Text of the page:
To recap, the many virtues of a DMP notwithstanding, treating a CRM as a source and holding all the other non-CRM sources falls woefully short in unlocking cross-channel insights that a CDP makes possible by leveraging customer data in an always-on, omnichannel environment. As mentioned before, the key difference is that ingesting data is not the same thing as making it actionable everywhere.

Coping with the complexity of first-party data across various verticals is a core CDP competency; it’s not enough to aggregate data and call it a day, leaving it to customers to sort out joins and keys. The ability to impress data quality on incoming data no matter the source is critical. The alternative is a low-quality threshold of matched data, which warps a single customer view.

A Single View, a Single Point of Control

What makes a CDP-generated single customer view important for marketers is the fact that, unlike a solution cobbled together from a DMP and CRM, it is continuously updated in real time. There’s no latency. The golden record is an always-on, always up-to-date unified customer profile that lets a marketer know everything there is to know about a customer across anonymous-to-known journey states.

High-precision identity resolution is the foundation for marketers to have a single point of control over data, decisions, and interactions. Because a CDP takes that last, important step of cleaning and managing the data, marketers with a single view of the customer are not only making decisions in real time in the context and cadence of a customer journey, they’re making decisions based on real-time data for a segment of one. A marketing cloud solution may enable real-time decisioning, but the key difference is that the underlying data may itself be old; marketers may be pushing duplicate records to a third-party platform, for example, but won’t know that a program is compromised and will have little confidence in the results.

Don’t Sleep on Data Privacy

In addition, data privacy is now a top concern for marketers. Data curation, data quality, and persistent keys are prerequisites for a solution to be compliant with regulations such as General Data Protection Regulation (GDPR) and California Consumer Privacy Act (CCPA). A cloud-based solution may indicate they’re compliant with these and other privacy regulations, but those assurances put the onus of data cleansing on the customer; provide them with clean data with proper keys assigned, and they’ll collect opt-in, opt-out information. Despite assurances, an account or a customer ID are not – as some claim – sufficient to ensure GDPR or CCPA compliance. A native CDP ensures data compliance without additional manipulation that a cloud vendor may require.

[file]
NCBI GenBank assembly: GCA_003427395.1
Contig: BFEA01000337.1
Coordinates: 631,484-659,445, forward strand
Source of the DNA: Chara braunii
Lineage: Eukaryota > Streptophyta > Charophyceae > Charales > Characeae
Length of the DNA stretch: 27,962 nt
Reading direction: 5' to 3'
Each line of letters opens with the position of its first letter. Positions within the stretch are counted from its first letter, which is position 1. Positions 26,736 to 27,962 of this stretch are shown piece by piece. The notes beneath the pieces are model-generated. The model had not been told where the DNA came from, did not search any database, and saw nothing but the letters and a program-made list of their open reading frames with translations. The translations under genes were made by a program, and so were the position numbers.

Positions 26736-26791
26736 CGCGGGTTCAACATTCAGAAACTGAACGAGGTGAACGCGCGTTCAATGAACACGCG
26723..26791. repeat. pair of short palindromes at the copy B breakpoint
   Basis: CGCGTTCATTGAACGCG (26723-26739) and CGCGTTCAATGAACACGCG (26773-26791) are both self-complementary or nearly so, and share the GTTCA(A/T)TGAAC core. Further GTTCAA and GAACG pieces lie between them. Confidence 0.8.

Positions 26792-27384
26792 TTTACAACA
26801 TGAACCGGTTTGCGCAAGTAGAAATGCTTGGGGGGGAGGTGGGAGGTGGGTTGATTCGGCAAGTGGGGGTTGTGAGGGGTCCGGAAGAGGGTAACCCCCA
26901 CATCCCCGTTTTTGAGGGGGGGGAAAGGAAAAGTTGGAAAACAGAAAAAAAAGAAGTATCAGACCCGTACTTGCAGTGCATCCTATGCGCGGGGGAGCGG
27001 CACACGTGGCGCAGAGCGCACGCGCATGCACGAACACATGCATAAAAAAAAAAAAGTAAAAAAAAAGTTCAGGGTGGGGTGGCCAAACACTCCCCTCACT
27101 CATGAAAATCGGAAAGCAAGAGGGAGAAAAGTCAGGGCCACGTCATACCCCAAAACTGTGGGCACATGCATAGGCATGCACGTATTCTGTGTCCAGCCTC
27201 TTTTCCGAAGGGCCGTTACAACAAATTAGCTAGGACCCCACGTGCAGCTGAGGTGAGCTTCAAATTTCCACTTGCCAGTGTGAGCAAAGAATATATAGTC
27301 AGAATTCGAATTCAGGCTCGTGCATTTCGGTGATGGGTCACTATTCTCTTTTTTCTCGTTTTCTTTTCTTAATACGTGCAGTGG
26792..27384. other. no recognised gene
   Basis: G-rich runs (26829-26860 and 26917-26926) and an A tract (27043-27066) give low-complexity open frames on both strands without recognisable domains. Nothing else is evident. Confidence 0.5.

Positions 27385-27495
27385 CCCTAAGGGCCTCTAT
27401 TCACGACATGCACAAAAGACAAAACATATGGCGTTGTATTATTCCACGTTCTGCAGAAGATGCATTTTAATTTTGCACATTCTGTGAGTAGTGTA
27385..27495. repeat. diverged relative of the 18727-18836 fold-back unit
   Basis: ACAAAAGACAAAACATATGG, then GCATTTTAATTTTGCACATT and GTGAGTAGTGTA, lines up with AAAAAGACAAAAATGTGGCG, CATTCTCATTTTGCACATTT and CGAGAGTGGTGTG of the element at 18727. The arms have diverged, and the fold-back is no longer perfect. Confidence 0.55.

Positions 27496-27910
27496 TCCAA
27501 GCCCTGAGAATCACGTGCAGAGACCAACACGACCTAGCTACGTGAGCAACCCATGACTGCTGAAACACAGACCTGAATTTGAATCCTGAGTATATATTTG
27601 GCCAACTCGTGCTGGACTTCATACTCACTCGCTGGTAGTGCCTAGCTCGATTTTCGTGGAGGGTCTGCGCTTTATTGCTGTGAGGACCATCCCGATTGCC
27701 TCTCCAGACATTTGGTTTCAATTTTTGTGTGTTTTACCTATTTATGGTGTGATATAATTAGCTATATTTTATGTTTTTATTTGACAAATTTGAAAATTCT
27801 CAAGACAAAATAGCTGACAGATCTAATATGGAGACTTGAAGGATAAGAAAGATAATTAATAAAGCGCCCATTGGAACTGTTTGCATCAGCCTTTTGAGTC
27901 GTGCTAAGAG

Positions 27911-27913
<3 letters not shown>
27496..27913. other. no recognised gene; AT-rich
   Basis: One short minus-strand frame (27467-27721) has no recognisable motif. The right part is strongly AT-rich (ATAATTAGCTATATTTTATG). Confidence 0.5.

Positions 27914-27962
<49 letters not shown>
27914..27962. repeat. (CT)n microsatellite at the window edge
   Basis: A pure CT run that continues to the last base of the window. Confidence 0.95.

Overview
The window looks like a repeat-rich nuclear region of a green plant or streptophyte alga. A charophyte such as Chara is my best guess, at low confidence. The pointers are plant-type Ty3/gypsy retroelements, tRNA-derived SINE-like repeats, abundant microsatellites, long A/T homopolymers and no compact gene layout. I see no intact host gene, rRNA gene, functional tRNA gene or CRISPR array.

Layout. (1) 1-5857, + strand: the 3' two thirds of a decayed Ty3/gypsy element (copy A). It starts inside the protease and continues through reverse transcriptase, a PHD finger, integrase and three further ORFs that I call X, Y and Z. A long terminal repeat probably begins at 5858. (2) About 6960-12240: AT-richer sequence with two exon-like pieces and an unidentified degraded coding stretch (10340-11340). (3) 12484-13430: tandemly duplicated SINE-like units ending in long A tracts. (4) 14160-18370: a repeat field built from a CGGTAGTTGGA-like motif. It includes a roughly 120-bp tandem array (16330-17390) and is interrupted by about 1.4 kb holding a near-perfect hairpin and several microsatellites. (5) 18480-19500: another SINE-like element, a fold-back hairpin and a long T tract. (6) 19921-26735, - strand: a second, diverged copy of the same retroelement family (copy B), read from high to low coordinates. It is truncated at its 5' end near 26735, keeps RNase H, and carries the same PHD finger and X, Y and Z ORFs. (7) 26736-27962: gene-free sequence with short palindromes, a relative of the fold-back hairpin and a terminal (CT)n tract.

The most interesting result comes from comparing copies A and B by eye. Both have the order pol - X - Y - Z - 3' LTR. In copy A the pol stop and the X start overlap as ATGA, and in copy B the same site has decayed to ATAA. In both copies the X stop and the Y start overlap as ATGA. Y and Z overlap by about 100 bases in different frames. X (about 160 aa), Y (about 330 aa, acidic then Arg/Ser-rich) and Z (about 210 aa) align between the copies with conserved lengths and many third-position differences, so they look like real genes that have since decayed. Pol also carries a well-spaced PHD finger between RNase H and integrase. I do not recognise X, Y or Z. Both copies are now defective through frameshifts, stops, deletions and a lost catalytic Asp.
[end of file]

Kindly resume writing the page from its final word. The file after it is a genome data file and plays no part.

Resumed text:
If there remains confusion about what a true CDP is – and what it isn’t – I welcome readers to take a look at the CDP Institute directory and explore the shared traits from all the named vendors, which includes RedPoint Global. We welcome all newcomers to join the club, providing, of course, they meet the CDP Institute’s definition for what constitutes a real CDP. The overdue acknowledgment that a CDP is not a passing fad is a great start, but just saying you have a CDP shouldn’t be enough to warrant membership.

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Steve Zisk
Steve Zisk

Steve Zisk is a seasoned technology professional with more than 35 years of expertise in software engineering and product marketing. As senior product marketing manager at RedPoint Global, Steve is tasked with developing messaging and marketplace positioning for RedPoint’s customer engagement platforms. Connect with Steve on LinkedIn and Twitter.